Park’s economic scorecardSouth Korea has had 11 presidents. Their top task has been to uphold national security and improve the public livelihood. In other words, their job was to keep the people well and safe. Each president approached those goals in a characteristic way. The founding president Syngman Rhee laid the groundwork for a capitalist economy and the third president, Park Chung Hee, groomed heavy industries to build an export-driven economy. Chun Doo Hwan paved the way for an economy with per capita incomes of $3,000 exactly 30 years ago.
Roh Tae-woo modernized and expanded roads, railways and airport infrastructure to support a growing economy and normalized ties with former communist states. Kim Young-sam advanced the economy by enforcing real-name financial transactions and joined the rich nations club of the Organization for Economic Cooperation and Development. Kim Dae-jung pulled the economy out of a humiliating international bailout crisis and helped the country become an ICT powerhouse. Roh Moo-hyun expanded our economic realm through free trade agreements and sought balanced growth across the economy. Lee Myung-bak tried to defend the economy from the U.S.-triggered financial crisis of 2007-2008.
There have been missteps, stumbles and pratfalls along the way. Modernization was achieved along with election irregularities, military dictatorship, financial crises and selfish policies like the four-rivers restoration project. As a result, the economy sometimes expanded in the wrong areas, missed the chance to correct itself and restructure the industrial structure for further advances.
It has not been a perfect process but at least the economy did not backtrack. Our per capita gross domestic product has neared $30,000.
The people worked hard with faith in their presidents. They placed the same confidence in President Park Geun-hye four years ago. Her work was laid out for her. The economy needed retooling to accommodate fast changes in the industrial environment. The 1987 Constitution required some retooling as well to meet changes in the world economy. Inefficiencies and dysfunction had to be removed to reinvigorate an economy weakening under the burden of the demographic challenges of low birth rate and a rapidly aging society and widening gaps across different classes.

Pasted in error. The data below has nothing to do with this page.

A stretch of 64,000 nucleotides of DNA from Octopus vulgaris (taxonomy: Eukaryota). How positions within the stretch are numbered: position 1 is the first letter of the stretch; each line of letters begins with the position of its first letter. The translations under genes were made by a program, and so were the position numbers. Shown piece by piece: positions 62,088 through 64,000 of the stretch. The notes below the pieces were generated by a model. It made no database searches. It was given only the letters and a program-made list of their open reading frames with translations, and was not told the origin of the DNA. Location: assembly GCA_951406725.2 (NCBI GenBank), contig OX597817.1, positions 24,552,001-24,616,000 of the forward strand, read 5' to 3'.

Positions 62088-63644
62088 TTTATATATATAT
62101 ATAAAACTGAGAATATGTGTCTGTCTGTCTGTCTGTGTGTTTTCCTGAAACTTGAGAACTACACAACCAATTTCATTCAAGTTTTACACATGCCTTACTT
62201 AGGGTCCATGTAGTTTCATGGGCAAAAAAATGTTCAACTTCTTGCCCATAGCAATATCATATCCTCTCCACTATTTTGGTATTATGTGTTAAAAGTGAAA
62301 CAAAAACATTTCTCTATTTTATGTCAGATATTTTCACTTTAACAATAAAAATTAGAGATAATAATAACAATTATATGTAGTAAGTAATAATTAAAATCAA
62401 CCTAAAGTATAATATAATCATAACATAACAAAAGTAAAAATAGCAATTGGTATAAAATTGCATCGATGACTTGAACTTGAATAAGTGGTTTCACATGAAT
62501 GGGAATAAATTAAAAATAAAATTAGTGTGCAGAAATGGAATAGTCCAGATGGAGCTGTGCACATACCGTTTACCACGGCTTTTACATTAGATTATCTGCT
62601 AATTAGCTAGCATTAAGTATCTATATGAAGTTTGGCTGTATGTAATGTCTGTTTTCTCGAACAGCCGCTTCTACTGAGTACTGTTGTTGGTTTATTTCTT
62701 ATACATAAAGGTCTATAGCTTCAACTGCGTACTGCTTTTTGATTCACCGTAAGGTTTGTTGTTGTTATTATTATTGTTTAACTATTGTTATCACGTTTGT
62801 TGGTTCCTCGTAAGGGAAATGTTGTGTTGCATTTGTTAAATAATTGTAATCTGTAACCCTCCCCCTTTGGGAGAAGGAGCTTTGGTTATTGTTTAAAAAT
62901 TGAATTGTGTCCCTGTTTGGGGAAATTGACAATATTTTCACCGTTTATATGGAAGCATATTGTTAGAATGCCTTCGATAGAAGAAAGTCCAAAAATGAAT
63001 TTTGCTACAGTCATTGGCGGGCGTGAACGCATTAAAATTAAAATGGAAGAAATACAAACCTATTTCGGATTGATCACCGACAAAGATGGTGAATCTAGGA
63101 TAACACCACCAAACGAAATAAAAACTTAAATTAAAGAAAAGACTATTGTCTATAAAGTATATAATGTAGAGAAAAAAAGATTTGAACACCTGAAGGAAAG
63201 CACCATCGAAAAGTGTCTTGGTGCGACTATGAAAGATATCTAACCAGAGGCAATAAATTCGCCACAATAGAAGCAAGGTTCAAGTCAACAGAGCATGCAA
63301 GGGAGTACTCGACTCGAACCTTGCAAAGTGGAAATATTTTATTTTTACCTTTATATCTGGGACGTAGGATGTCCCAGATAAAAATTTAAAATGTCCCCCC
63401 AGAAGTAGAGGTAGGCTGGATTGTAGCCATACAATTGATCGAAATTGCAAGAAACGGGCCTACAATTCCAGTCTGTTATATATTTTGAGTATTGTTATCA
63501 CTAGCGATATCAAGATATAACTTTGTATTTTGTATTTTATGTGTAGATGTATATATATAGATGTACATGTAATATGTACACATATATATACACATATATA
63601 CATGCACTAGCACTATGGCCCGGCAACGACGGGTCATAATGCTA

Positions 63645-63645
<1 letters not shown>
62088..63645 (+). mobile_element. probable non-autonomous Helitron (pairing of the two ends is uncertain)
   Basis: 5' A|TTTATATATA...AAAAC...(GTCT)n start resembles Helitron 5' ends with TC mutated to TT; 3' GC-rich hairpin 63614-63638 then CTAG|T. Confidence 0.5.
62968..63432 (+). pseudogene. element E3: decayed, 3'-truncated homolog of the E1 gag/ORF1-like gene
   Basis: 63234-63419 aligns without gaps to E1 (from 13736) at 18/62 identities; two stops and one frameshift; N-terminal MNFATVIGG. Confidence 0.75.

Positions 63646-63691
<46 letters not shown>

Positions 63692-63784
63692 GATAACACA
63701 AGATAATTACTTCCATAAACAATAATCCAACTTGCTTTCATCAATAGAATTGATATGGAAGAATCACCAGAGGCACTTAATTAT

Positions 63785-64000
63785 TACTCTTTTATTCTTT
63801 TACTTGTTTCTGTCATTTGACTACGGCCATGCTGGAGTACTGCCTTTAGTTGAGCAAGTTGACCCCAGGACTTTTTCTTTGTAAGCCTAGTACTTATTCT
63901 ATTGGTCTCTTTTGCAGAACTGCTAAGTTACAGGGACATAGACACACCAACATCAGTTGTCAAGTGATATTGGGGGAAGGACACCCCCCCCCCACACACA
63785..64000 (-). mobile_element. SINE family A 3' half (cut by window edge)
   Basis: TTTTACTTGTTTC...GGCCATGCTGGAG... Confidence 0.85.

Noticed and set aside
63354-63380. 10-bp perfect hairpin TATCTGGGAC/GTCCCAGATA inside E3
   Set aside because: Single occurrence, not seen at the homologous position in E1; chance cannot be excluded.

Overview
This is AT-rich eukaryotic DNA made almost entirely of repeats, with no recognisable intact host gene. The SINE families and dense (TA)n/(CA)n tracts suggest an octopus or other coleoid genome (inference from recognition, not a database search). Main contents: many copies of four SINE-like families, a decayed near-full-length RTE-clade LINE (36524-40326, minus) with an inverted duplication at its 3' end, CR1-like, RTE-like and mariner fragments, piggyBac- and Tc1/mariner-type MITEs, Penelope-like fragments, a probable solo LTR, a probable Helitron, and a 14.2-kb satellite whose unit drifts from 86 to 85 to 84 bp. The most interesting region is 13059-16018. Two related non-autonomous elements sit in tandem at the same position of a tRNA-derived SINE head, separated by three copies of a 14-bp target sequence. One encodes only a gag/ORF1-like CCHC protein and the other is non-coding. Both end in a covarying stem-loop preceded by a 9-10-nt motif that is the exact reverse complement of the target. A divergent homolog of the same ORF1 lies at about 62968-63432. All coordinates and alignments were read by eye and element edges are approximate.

But the standard hopes for a new administration were ultimately crushed. Questionable appointments and policies ensued. The president first of all had to make sure the dual administrative capital system worked after vetoing her predecessor’s plan to nullify the plan of creating the new administrative city of Sejong. But she ended up forcing officials to spend more time on the highway between Seoul and Sejong City. There was no central command for economic policy from the beginning.
After four years, Park’s economic scorecard is disastrous. Korea’s mainstream exports have been outstripped by Chinese counterparts.
The number of unemployed exceeded 1 million last year. Nevertheless, Park was complacent in her Aug. 15 Liberation Day address last year. She claimed Korea’s global rank ascended to 11th in 2015 from 14th in 2013 in terms of national gross output and that the economy was ahead of Japan’s in sovereign credit rating. Her sole achievement would have been the promotion of start-ups.
In reality, the Korean economy is in a poorer state than before. Young people compete for contract work or internships because companies are not creating new jobs. Economic growth was stuck in the mid-2 percent range for the third consecutive year. Young people call their country Hell Joseon. Heavy industry — shipbuilding, shipping and steel-making — is crumbling fast.
The southern coastal region has become Korea’s Rust Belt. Korea is being threatened by China in car-making and high-tech products like smartphones.
Of course, the president did not look on with folded arms. She held trade promotion conferences 10 times and promised to remove regulations to pave the way for new industries. But no progress has been made. Bureaucrats stayed complacent and the legislature was uncooperative.
Her decisive fault was a lack of governing capabilities. As the preposterous scandal involving her friend Choi Soon-sil underscored, she had little will or ability to communicate with the public and none at all to inspire them.
The cost of Park’s impotence has been dear. The economy has lost steam and companies became sluggish under the weight of outdated regulations. The credibility of Korea Inc. has fallen as well-known corporate names have been implicated in a bribery scandal with the president and her inner circle.
Alarming signs are everywhere pointing to a sinking Korean economy. But there is no one at the helm. Without political stability, the Korean economy cannot be saved. We just have to pray for a miracle to help the economy somehow survive through this turmoil.
JoongAng Ilbo, Jan. 16, Page 28